Damn, I have three episodes of Under the Dome to catch up on. After the ending of “Imperfect Circles” actually stirred some emotions in my dead/discerning heart, I had cause for cautious optimism. “Thicker than Water” doesn’t keep up the momentum, but the episode’s not a train wreck either.
The conflict between Big Jim and Ollie Dinsmore and the larger clash between the townies and the farmers is the thrust of this episode, which resolves it surprisingly quickly. I assumed this socioeconomic divide would recur for the rest of the season, but Big Jim’s determination to get control of the well has tied the storyline up already.
When it becomes clear that Ollie won’t share his water or the crops he’ll grow with it, Jim, Linda, Barbie, and a redshirt visit his farm with guns. Within seconds, they’re ambushed by Ollie and the other farmers in their trucks, who must have been waiting patiently there for a while on the off-chance the townies would make a move on them that day: how dedicated. The redshirt gets his knee shot out to give some weight to Ollie’s moustache-twirling villainy, and the townies retreat. But not before Junior, angry at his dad for kicking him out in disgust at his abduction tendencies, defects to Ollie’s side.
On the one hand, the power struggle gives us some survivalist rivalries at last, but it’s undermined by Ollie being so implausibly posturing and power hungry. He’s a farmer, not a Bond villain. The conflict would be more unsettling and threatening if it wasn’t so theatrical, and Dinsmore isn’t remotely intimidating. Not Leon Rippy’s fault, although he’s a tad miscast.
Barbie recovers from this failure with some wonderfully welcome intelligent thinking. For once, a character is thinking strategically rather than just reactively. After Linda explains that Ollie’s well emptied the water from the surrounding wells and the town reservoir, Barbie realises that destroying the well would return the water to the reservoir where the townspeople can access it. I’m not sure if this is accurate, but the presence of any lateral thinking at all in this show made me feel smarter just watching it, given the dumbness my brain is usually bathed in while doing so.
Big Jim, however, doesn’t like this idea. Fearing it may contaminate the water supply, he continues with his plan to attack Ollie’s farm with more people and guns. Barbie goes and arranges the bomb anyway. At Ollie’s farm, Junior explains why he turned against his fathe, and Ollie claims Jim has lied to his son about his mother’s death, that the car accident that killed her was really a suicide. Accepting this without even asking how Ollie knows this and failing to recognise that Ollie has every reason to manipulate him, Junior asks him to leave Jim alive so he can kill his father himself.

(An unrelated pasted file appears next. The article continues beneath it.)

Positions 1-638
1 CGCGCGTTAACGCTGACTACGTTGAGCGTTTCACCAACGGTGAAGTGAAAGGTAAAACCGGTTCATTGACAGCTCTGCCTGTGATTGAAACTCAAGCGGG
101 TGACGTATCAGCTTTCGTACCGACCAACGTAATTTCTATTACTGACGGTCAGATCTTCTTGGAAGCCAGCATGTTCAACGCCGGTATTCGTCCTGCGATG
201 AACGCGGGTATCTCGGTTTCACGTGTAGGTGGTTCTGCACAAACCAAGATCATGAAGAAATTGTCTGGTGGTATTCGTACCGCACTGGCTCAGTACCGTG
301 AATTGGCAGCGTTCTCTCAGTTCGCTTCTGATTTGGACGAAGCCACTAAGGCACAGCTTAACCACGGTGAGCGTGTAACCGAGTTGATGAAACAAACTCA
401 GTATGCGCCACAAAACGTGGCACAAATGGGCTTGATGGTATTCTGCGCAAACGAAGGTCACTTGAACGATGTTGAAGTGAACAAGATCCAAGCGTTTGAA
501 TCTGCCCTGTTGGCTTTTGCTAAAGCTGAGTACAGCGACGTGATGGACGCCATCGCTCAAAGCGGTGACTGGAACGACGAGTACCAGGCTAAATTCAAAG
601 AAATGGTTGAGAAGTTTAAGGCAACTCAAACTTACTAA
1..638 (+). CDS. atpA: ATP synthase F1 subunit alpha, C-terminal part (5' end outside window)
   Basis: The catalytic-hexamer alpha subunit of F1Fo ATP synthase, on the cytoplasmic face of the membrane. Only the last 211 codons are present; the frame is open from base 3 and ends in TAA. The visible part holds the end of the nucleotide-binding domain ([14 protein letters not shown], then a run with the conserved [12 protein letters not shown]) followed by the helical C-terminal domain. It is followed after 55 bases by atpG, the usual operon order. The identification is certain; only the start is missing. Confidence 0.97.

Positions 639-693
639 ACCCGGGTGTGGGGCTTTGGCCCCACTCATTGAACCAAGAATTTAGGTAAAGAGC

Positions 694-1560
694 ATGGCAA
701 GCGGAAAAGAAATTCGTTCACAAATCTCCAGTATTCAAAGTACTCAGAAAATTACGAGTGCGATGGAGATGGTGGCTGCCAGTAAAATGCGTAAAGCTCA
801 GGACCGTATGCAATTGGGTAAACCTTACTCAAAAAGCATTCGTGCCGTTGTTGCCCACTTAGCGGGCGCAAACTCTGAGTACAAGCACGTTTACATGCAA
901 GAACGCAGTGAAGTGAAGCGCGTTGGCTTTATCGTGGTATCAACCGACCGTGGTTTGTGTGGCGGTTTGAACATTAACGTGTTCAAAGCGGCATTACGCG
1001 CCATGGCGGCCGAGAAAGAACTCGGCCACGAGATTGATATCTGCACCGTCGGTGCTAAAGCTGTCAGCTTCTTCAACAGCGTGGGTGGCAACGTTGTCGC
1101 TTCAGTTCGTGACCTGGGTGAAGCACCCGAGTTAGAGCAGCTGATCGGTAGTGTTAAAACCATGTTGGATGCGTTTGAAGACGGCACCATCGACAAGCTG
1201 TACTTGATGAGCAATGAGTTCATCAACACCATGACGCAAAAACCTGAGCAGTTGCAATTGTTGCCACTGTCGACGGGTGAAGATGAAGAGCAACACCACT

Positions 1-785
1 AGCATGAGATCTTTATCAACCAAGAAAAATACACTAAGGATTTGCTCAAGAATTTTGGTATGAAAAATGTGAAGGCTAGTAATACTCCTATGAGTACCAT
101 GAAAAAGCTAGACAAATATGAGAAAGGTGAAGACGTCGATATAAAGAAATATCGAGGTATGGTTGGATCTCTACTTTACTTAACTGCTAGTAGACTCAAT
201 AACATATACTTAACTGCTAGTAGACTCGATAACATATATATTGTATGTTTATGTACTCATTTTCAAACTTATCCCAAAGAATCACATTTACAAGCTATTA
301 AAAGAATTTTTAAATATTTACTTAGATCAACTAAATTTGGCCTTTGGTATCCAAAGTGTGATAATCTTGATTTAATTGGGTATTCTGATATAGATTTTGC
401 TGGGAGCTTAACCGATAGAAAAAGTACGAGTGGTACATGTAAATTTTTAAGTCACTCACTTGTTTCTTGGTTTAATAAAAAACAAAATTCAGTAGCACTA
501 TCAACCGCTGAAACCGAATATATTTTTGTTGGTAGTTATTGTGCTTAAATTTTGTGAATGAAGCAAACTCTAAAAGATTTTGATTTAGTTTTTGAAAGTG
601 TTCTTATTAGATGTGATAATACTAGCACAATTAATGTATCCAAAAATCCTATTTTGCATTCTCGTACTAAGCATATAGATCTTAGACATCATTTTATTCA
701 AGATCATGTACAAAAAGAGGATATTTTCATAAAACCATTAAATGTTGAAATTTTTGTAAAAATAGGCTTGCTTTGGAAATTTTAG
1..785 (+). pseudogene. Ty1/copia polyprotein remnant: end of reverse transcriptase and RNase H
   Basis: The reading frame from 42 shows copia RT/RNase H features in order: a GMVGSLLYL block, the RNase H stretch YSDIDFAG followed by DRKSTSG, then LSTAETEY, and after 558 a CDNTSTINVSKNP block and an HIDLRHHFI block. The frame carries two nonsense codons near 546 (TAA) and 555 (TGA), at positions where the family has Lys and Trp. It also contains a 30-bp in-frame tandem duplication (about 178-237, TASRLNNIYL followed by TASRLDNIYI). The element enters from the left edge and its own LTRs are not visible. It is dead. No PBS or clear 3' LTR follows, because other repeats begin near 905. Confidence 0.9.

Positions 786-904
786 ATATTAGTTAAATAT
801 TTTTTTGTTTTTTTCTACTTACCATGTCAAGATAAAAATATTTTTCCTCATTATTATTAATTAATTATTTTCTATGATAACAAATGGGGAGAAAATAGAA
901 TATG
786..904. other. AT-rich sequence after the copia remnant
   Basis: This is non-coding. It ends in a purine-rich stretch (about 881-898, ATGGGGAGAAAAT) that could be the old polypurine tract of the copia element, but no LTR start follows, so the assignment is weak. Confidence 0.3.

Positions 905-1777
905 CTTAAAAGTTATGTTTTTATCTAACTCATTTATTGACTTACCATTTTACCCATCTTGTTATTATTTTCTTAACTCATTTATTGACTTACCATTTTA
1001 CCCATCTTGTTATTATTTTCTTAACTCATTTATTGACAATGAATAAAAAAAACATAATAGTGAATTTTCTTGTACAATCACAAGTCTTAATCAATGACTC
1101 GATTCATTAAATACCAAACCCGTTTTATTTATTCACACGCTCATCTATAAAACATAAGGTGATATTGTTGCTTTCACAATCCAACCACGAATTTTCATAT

Seriously, we’re even descending to this level of melodrama? I know Junior’s nuts, but the threat is so unearned and hollow. I need a lot more to believe that even an unstable son like Junior would want to kill his dad.
That night, Big Jim and his guys move in and a shoot-out ensues. Barbie plants the bomb and detonates it, but not before several people on both sides are killed and DJ Chris is injured (hey, is his name a Northern Exposure reference?). Junior knocks his father out in the chaos, and the farmers drag him inside. Ollie gives Junior the chance to kill him, and he demands answers about his mother. Turns out Ollie was right, and Sheriff Duke and Jim covered it up (due to small-town shame over suicide, we’re led to assume, which is pretty appalling). How Ollie came to know this is left conveniently unexplained.
Jim cries and apologies, and I couldn’t help resenting that Under the Dome asked Dean Norris to break down like that. Watching this concurrently with Breaking Bad felt like seeing Hank Schrader’s steely but vulnerable reserve dissolved for no good reason. This moment felt unearned too, and embodies the differences in how shows like this and Breaking Bad differ in presenting their characterss internal conflict. Under the Dome goes the cheap, easy way.
Convinced by Jim’s contrition, Junior shoots and kills Ollie just as Ollie was about to kill Jim himself. Junior later tells Linda that his defection was deliberate infilitration to take care of Ollie, which Linda accepts even though it implies that Junior again killed someone premeditatively. Seemingly nothing will keep that kid out of a uniform. The storyline ends with Big Jim and Barbie again at odds, as Barbie accuses him of rejecting his plan because he wanted to control the well rather than give the townspeople free access. So with Ollie out of the way, Jim is reasserted as the internal threat. That goal seemed at odds with the rest of the episode though. Maybe it’s Norris’s portrayal, but power for power’s sake doesn’t seem to be Jim’s MO.
Meanwhile, Norrie is grieving over her mother’s death and bonds with Angie while pushing Joe away. Joe lets slip to Julia about the egg in the mini-dome, and she insists he shows her. When she touches the mini-dome, she sees an apparition of a second Joe, who says “the monarch will be crowned”.
Cool, some blunt but reasonable mystery there, which the editing makes damn sure we don’t miss. In the final scene, Julia is repeating the phrase to Barbie. We cut to Angie and her butterfly tattoo (monarch butterfly, ya see), then back to Julia for her to repeat the phrase again. The spoonfeeding in this show is atrocious: repetitive exposition and ‘what do you think it means’ questions are rife in this episode. Under the Dome is seemingly intended to be Lost for the slowest, most incapable television viewers around.
Still, this episode gives us more dome mystery, which is the sweet yet tasteless, overly manufactured jam on this stale white bread of a show. Jam always helps.